A quick primer on ERP and supply-chain software: ERP systems are complex pieces of software that link a company’s various functional departments, i.e. finance, manufacturing, sales, purchasing, etc. Ideally, ERP systems are designed to facilitate the information flows between the various departments in a business so that, for instance, an order placed by a sales person automatically generates materials requisitions in purchasing, manufacturing orders on the shop floor, a bill for the receivables department, the appropriate journal entries in the finance department’s general ledger, and other necessary entries company-wide. Typically, a core ERP system is designed to accept additional modules, each of which adds various levels of functionality. One of these add-on areas is supply-chain management (SCM). SCM modules connect a given companies system to the ERP systems of its vendors, thereby linking the entire supply chain and facilitating just-in-time inventory management.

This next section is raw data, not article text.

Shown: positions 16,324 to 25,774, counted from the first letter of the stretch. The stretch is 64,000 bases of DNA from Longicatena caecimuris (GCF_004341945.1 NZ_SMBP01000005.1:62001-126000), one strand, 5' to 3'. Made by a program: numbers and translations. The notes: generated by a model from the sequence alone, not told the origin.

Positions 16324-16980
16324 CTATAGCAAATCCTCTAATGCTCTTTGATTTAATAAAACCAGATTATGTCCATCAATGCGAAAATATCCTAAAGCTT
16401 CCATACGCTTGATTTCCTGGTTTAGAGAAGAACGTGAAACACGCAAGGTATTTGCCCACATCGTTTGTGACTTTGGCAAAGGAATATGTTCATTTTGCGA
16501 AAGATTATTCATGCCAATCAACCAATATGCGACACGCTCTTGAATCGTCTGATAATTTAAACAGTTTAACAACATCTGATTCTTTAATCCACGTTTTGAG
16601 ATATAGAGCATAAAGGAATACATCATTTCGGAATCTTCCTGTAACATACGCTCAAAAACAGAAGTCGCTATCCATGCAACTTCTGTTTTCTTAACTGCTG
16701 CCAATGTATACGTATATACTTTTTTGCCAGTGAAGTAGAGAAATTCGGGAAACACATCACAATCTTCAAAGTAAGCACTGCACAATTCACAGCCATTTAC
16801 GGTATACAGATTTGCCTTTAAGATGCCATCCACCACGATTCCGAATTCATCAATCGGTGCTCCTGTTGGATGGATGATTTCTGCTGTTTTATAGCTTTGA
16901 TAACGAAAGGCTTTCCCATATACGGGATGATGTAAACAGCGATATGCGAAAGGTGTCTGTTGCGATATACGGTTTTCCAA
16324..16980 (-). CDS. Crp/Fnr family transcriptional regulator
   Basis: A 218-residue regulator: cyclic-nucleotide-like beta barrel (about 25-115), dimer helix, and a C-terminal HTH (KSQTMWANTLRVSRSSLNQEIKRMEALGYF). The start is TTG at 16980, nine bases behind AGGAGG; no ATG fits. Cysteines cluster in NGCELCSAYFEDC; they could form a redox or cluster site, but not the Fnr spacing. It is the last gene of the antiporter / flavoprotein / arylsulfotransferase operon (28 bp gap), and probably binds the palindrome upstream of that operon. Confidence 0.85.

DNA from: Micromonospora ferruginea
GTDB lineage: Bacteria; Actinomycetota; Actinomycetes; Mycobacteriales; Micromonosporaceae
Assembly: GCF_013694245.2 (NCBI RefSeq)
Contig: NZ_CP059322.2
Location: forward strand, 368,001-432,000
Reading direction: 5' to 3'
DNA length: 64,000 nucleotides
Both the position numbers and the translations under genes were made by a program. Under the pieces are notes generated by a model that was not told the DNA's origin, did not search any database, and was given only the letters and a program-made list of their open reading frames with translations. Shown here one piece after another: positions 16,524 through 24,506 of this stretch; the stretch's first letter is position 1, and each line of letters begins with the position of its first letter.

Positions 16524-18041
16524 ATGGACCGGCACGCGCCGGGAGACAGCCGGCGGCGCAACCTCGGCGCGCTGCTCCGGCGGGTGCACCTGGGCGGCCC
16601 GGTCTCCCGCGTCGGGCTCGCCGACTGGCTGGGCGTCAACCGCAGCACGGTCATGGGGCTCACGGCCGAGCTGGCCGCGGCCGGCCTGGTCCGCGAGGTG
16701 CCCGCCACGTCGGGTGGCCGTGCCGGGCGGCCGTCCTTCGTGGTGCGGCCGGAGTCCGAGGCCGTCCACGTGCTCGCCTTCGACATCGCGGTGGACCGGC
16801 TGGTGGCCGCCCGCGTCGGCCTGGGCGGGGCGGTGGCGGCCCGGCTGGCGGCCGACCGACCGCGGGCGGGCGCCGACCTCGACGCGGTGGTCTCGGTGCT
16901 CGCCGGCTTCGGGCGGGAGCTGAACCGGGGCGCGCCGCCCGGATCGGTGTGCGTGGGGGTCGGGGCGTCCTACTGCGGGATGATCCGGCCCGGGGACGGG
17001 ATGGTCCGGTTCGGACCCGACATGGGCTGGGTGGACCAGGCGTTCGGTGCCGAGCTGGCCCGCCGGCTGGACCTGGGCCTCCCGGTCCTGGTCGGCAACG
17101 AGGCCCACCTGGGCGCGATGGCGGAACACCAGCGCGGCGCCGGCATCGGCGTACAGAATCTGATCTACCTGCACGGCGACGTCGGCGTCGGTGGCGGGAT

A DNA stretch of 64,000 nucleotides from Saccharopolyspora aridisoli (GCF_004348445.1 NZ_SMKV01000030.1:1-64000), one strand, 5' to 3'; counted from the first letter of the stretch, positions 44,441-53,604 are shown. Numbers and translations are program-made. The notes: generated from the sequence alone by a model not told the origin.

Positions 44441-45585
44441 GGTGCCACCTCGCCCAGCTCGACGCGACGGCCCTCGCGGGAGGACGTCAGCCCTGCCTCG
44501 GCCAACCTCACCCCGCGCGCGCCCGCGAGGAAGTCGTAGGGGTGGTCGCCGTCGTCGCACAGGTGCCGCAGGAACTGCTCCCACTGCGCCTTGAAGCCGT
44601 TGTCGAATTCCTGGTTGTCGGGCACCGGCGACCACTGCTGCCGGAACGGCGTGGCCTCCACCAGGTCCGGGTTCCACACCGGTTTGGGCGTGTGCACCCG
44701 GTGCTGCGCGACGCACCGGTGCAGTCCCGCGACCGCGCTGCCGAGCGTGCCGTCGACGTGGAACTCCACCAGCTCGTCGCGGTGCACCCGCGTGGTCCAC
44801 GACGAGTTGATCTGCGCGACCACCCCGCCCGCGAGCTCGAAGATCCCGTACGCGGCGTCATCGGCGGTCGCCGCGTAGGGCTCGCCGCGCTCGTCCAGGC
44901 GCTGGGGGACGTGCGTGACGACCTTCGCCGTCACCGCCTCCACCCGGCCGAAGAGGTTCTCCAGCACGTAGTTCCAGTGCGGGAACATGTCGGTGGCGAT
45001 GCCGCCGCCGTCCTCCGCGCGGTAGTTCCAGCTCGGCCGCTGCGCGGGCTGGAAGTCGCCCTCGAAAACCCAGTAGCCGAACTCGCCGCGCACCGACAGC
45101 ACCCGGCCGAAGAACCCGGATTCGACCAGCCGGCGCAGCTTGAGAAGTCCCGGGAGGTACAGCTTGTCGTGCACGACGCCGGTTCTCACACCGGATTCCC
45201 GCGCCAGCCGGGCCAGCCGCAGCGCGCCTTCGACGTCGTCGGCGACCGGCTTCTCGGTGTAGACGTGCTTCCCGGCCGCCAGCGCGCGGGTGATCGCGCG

There are numerous vendors of ERP software, and each typically focuses on certain vertical market segments. ERP is a slow-growing business, however, switching costs for customers are high given the software’s complexity. Once installed, ERP software typically provides a decent annuity stream to its manufacturer. SCM, on the other hand, is a much higher-growth subsegment of the ERP space.